“ I have here,” he began, but paused in the belief that she was in no mood to be appreciative. “ Better to come here at some other time,” he thought; yet even in the presence of her trouble he plucked up spirit to say, “ Everything — I can hear everything. A little machine — I can hear very well, but it has not been fitted yet. They fit them, exactly as they fit glasses to the eye. Maybe this one is too strong, or maybe not strong enough, but it appears that —I think it is going to be all right.”

“ Come in,” said the woman, with a show of interest in her voice, but she had turned her face away from the lamplight that he might not see those tear-swollen eyes of hers.

“ Have you hurt yourself? ” the Exchange Editor sympathetically inquired, as he noticed that her right hand was bound up in a white cloth.

“ Oh, that ! ” she exclaimed rather contemptuously, and added with a shrug of vexation, “ Burned it with hot lard.”

It was plain that a hurt more serious was troubling her. But what ? The old man noticed that the room, commonly so neat, was now in great disorder, and something, it seemed to him, must have gone out of it. Where, he wondered, was the sofa ? And what had become of the rug with the blue dog woven into it, and the other rug with the two red and green bull-fighters ?

“ The installment men! What? ” the Exchange Editor suddenly exclaimed.

“ They have been here, yes,” the woman admitted. “ I got too far behind in my payments.”

After this brief statement of fact, spoken without bitterness, she asked her visitor to be seated, and he took his old place at the centre table, beside the lamp, where he had spent so many evenings to save the burning of coal in his own room. Only this time, instead of looking over a pile of newspapers, he gazed curiously at the woman, being conscious how frail and little she had grown, and how tired and old, although he was certain she could barely have reached middle age.

“ With my hand like this,” she presently observed, “ I can’t hold a pen very soon, and I want a letter written, a letter to my son.” Three boys she had, but the eldest, he who was away at college, was the only one she ever referred to as “ son.’

“ Why, yes — certainly,” said the Exchange Editor, and with pen poised above the paper, his black-rimmed eyeglasses astride the end of his nose, he added, “ Well, now, how shall we begin? ”

With her left hand the woman began to pluck ravelingsfrom the frayed edge of the bandage, and it was long before she spoke again: but at last she said, pausing thoughtfully between the phrases, —

“ I don’t want to ask you to come home, Charley; you know that, but I just have to ask you. Things are in such a state; the furniture for the front bedroom is gone. A lodger engaged the room yesterday, but to-day the installment folks cleaned it out. All the rooms but one are vacant. I can’t earn enough at washing and ironing. I am not strong any more. I am afraid you will have to come home and help us out.”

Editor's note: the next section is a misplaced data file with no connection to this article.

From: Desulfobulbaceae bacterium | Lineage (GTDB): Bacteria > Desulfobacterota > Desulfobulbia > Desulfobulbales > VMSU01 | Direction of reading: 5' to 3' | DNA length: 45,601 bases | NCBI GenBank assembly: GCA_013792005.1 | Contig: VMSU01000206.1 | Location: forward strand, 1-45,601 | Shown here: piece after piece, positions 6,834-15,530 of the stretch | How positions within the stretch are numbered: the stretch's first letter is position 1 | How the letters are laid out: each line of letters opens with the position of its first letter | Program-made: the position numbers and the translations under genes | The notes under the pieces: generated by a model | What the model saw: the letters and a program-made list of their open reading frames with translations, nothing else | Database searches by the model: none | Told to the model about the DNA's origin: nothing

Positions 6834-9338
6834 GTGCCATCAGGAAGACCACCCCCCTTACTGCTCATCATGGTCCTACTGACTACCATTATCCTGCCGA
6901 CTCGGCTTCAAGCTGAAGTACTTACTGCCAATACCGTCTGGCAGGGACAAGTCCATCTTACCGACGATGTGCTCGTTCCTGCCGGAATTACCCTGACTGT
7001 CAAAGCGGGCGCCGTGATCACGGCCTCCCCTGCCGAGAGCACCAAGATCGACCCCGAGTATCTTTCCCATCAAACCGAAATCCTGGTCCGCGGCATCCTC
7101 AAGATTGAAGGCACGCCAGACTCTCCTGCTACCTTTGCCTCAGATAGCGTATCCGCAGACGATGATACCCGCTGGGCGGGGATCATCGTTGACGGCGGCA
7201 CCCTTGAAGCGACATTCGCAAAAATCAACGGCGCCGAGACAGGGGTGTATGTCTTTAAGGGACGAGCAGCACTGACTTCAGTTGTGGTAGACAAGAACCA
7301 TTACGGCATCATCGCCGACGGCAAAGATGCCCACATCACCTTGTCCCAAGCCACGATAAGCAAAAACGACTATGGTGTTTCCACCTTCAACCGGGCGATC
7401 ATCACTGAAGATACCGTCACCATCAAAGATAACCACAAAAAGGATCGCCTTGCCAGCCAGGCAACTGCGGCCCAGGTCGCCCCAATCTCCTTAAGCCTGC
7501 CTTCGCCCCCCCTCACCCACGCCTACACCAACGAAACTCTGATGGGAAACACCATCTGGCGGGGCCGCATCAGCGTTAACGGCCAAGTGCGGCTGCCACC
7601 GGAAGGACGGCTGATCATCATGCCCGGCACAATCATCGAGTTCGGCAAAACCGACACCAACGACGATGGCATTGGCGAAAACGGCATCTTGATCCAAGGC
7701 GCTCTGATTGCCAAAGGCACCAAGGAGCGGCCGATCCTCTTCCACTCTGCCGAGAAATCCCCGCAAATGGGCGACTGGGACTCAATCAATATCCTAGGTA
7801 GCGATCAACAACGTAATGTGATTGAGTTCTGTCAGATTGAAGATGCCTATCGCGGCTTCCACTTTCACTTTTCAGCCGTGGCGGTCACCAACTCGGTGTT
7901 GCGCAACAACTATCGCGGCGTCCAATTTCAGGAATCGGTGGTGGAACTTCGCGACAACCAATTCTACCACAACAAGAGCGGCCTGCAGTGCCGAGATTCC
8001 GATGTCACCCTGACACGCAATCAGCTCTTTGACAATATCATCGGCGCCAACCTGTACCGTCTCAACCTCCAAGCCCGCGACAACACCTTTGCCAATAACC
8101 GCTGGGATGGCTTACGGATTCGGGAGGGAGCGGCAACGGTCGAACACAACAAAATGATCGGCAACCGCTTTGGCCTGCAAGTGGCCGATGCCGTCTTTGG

Toward the close of the letter the old man wrote slowly, as though it had become very hard work for him to use the pen; for he had taken a deep interest in that boy at college, and was fond of imagining how it might have turned out if he himself could have gone to school, learned more, and been better prepared for newspaper work.

Before the Exchange Editor had finished the letter his pen stopped short, and he wiped his face with his handkerchief, knocked off his eyeglasses, stared at the sheet of paper, got up, walked about, then paused, raised the written page, and nervously tore it into small bits.

“ No,” he said, “ no, Mrs. Holland, we won’t write that letter.” He cleared his voice several times, but could not succeed in getting all the huskiness out of it, and as he passed slowly behind the woman’s chair he gently laid his hand on her shoulder. “ I want you to do me a favor,” he went on. “ I have here a little money. I — I don’t need it. I want you to borrow from me. In the summer Charley will work. He will pay it back. Good-night.”

No time was given the woman to protest. Into her lap dropped the roll of bank bills, and the old man quickly strode away, hurried upstairs to his room, and locked the door.

Once there, safely inside his own four walls, he breathed deep, and smiled as he took up the battered ear-trumpet from the bed; he even tried to laugh at it again, but this time he could not, and he gently put it back in its old place on the shelf — gently, for there had been a time when it had helped him to hear a little.

The new instrument he lovingly put down on the table, and over it he spread a snowy handkerchief, as if it were the face of some dear friend who had died.

The old man soon went to sleep that night, and he slept well. A time of rest and quiet breathing had come to him, as though he might be lost in some fragile dream woven of such pretty sounds as the rain makes, or perhaps a timorous whispering of leaves, or else the jolly voices of those men at the office who had been kind to him.